It might be easier to provide a pickup at the transom and plumb it to the existing water pump inlet with a section of hose that would let you pull the motor up and let you get it over the junk. These kind of pickups are often used on high speed V and tunnel hull boats to allow the outboard prop to be run as a surfacing prop and what you need to do isn't all that different from that.
     
  7. Frosty

    Frosty Previous Member

    Ok my turn-- why don't you get an old lawn mower engine and modify that to replace the power head of the outboard.

    Maybe some kind of air boat might be more suitable for the conditions your describing.
     
  8. fishon91
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    fishon91 Junior Member

    frosty: its all about money for me. i would love to build my own surface drive but im in way too bad of a bind to do all that.

    the boat i got is a 14ft aluminum flat bottom riveted boat. i would be leary about welding very much to it especially lengths of angle iron. and then what happens when i hit a stump a little too hard and bend the angle? the thought of that makes it seem like puttin a radiator beneath the boat.. just too risky.

    i kinda like CDK's idea, i'm just not too sure about it yet. i would need a thru-hull fitting and some kind of water filter(or series of filters) that is plenty strong enough to take through kindof thick weeds and over some small stumps. i assume that with an electric water pump it would be ok to take the inlet out of the water for just a second right?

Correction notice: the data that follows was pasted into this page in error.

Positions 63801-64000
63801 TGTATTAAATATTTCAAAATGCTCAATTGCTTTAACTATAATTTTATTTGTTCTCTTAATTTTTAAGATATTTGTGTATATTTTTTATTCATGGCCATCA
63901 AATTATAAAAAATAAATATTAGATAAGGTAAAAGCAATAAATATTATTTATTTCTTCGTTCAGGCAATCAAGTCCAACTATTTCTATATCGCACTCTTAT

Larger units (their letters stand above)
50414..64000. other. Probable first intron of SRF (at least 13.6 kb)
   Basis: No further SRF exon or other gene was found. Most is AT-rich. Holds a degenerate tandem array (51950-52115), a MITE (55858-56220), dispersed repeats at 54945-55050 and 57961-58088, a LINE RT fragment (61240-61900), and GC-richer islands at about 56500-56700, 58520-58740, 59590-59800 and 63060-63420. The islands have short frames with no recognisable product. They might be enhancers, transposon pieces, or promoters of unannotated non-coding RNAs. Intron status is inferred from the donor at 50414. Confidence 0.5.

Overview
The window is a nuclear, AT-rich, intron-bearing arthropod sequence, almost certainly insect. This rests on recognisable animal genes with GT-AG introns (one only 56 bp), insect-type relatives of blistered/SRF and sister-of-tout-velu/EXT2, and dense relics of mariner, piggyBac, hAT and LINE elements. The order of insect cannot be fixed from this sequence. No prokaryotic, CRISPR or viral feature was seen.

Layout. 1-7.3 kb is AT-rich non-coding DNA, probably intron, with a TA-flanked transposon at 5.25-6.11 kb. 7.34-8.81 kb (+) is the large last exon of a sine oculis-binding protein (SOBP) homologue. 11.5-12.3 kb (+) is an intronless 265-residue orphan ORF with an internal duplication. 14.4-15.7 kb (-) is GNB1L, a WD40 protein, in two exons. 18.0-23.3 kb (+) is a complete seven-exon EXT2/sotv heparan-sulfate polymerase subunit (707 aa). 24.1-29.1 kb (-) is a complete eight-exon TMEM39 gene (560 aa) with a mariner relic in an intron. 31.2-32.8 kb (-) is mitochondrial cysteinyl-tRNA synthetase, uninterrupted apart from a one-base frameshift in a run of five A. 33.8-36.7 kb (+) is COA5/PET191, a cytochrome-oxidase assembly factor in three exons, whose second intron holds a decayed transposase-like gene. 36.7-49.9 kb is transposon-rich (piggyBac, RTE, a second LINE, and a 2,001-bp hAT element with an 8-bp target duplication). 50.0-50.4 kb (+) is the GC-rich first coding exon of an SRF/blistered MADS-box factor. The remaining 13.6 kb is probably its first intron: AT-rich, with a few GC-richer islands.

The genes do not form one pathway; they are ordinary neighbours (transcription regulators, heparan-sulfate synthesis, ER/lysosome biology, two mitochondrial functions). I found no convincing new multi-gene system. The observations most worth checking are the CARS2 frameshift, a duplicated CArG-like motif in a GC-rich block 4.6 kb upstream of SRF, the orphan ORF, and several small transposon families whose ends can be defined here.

9. CDK
    Joined: Aug 2007
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    CDK retired engineer

    You need something like this in an easy-to-reach location:
    http://www.marineparts-24.de/images/product_images/info_images/1603_0.jpg
    It is solid brass, stumps won't damage it (rocks do). The electric pump can run dry if it is a vane type, an impeller type needs to stay wet. Out of the water for a few seconds never is a problem.
     
  10. slow fred
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    slow fred Junior Member

    Buy an air cooled outboard. Briggs & Stratton makes one.
     
  11. fishon91
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    fishon91 Junior Member

    the briggs n startton aircooleds are just such small hp that it wouldnt even push my boat out of its own way.

    CDK, i like this fitting. Do i need to add water filters further down the line or not? if so, what kind of filters?
     
  12. gonzo
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    gonzo Senior Member

    The leg would end up overheating with dry exhaust. One of the problems with that, is the oil seal will burn. The exhaust needs to be modified, which will create less back pressure. Depending on the design, that will require more modifications.
     
  13. fishon91
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    fishon91 Junior Member

    i could make it where cold water routes through the motor and everythin the same right? im thinking of just relocating the cold water inlet and bypassing the water pump with a remote electric pump.
     
  14. gonzo
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    gonzo Senior Member

    What would that accomplish? If you have to have a radiator on top of the usual cooling system, there is no advantage and a lot of complications.
     

  15. Frosty

    Frosty Previous Member

    Fishon your flat alluminium boat is ideal for an air boat .